The eighteenth-century evangelist George Whitefield said, “Every man by his own natural will hates God. But when he is turned to the Lord by evangelical repentance, then his will is changed; then his conscience, now hardened and benumbed, shall be quickened and weakened; then his hard heart shall be melted, and his unruly affections shall be crucified. Thus, by that repentance, the whole soul will be changed, he will have new inclinations, new desires, and new habits.”

Dipsuchos (double-minded) literally means “double-souled,” and is used only by James in the New Testament (see also 1:8). This is the person who lacks integrity, who claims one thing and lives another. This is the hypocrite in the assembly of believers who is commonly confronted in James. Here is further proof that James is speaking of and to unbelievers. The Lord Himself made clear that “no one can serve two masters; for either he will hate the one and love the other, or he will be devoted to one and despise the other” (Matt. 6:24) and that “he who is not with Me is against Me; and he who does not gather with Me scatters” (12:30). A double-minded person therefore could not possibly be a Christian.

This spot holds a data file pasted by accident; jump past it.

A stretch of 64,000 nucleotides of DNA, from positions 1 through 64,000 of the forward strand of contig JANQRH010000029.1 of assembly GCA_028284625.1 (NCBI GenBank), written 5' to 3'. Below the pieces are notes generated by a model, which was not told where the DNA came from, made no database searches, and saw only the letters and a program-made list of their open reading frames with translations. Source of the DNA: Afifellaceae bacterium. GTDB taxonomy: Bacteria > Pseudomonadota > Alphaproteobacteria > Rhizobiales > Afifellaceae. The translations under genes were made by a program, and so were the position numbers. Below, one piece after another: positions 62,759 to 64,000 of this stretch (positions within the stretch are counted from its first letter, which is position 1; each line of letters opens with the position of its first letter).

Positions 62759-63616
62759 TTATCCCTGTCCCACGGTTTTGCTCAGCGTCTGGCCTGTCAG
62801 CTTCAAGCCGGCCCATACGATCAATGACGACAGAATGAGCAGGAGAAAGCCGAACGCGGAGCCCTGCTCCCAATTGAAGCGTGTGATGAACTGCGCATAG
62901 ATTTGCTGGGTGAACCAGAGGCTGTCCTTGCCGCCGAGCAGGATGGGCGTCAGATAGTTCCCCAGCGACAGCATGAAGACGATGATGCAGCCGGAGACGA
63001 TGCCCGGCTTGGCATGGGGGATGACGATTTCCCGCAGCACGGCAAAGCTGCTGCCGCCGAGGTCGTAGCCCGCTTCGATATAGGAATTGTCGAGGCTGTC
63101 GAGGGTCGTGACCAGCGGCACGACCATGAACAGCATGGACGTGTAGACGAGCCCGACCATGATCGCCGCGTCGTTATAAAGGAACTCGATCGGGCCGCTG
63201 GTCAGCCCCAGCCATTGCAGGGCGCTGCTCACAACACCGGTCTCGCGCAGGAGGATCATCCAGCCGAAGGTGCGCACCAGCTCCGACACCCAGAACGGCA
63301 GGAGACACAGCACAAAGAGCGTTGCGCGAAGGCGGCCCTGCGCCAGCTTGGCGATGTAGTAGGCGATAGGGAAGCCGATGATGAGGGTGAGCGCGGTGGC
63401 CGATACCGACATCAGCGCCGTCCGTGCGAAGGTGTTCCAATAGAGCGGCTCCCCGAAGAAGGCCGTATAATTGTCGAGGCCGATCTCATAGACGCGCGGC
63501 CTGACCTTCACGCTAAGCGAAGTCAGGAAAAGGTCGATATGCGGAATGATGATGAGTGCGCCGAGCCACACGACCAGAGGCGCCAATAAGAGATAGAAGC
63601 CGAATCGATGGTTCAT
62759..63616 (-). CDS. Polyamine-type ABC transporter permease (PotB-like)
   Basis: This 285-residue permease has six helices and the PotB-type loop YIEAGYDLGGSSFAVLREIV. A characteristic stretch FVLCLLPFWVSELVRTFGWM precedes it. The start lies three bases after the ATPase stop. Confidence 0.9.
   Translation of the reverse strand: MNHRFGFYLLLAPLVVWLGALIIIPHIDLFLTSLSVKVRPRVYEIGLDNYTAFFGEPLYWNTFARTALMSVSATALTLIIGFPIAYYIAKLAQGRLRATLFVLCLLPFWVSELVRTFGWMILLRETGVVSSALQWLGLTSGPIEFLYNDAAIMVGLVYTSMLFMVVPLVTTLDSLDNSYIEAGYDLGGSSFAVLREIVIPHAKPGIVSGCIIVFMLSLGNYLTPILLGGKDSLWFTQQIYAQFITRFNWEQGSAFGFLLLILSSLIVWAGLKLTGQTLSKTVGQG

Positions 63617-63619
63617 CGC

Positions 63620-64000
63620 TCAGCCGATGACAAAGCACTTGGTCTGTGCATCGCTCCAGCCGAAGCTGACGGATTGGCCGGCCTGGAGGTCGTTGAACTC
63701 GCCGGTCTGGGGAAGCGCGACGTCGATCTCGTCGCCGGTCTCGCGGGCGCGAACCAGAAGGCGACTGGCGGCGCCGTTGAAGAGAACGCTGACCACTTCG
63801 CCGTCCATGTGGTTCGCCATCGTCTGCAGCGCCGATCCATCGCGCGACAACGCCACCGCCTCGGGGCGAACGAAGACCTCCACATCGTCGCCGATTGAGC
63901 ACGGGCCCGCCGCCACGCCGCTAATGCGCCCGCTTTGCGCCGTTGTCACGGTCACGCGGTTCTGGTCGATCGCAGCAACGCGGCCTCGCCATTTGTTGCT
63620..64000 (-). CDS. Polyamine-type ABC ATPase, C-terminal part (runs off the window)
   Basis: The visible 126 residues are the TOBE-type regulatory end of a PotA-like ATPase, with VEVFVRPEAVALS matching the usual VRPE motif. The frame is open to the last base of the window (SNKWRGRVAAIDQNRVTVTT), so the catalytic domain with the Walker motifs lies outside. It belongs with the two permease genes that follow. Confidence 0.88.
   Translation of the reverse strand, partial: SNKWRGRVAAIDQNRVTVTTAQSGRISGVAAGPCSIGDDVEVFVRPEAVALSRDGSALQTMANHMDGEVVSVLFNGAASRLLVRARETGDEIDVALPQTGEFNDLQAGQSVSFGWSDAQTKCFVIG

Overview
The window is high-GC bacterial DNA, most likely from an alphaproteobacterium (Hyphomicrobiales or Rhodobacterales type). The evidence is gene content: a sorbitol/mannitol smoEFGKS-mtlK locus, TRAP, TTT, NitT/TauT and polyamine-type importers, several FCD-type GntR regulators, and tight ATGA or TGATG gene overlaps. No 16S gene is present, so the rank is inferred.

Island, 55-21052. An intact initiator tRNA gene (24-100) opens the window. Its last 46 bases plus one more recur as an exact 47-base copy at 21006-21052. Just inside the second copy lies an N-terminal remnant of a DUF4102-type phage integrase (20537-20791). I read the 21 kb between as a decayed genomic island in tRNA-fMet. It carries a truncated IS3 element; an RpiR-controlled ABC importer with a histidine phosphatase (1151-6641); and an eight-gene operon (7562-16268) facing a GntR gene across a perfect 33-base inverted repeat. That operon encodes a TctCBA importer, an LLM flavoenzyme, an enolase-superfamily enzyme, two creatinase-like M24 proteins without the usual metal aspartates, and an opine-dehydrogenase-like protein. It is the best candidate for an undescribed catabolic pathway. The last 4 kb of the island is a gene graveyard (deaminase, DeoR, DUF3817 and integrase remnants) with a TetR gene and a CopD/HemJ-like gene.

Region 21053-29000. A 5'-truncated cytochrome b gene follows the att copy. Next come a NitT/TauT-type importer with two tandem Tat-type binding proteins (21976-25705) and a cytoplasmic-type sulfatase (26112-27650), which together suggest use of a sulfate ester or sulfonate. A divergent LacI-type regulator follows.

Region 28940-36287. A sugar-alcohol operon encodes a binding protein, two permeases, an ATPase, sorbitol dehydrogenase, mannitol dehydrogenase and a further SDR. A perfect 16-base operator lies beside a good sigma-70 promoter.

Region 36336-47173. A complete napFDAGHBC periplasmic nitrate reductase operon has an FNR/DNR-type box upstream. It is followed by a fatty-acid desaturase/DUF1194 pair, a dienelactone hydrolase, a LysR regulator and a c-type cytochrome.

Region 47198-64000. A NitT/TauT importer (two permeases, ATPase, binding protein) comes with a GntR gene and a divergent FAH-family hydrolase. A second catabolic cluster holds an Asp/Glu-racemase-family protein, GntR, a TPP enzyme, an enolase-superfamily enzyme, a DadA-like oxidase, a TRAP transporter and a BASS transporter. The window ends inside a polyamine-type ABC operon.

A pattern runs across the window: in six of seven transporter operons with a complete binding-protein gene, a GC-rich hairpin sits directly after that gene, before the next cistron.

Isaiah was calling on the double-minded sinner to purify his heart when he implored: “Seek the Lord while He may be found; call upon Him while He is near. Let the wicked forsake his way and the unrighteous man his thoughts; and let him return to the Lord, and He will have compassion on him, and to our God, for He will abundantly pardon” (Isa. 55:6–7). [2]

4:8 Next we should draw near to God. We do this by prayer. We must come before Him in desperate, believing prayer, telling Him all that is on our heart. As we thus approach Him, we find that He will draw near to us. We thought He would be far from us because of our carnality and worldliness, but when we draw near to Him, He forgives us and restores us. The fourth step is: Cleanse your hands, you sinners; and purify your hearts, you double-minded. Hands speak of our actions and hearts represent our motives and desires. We cleanse our hands and purify our hearts through confession and forsaking sins, both outward and inward. As sinners we need to confess evil acts; as double-minded people we need to confess our mixed motives.[3]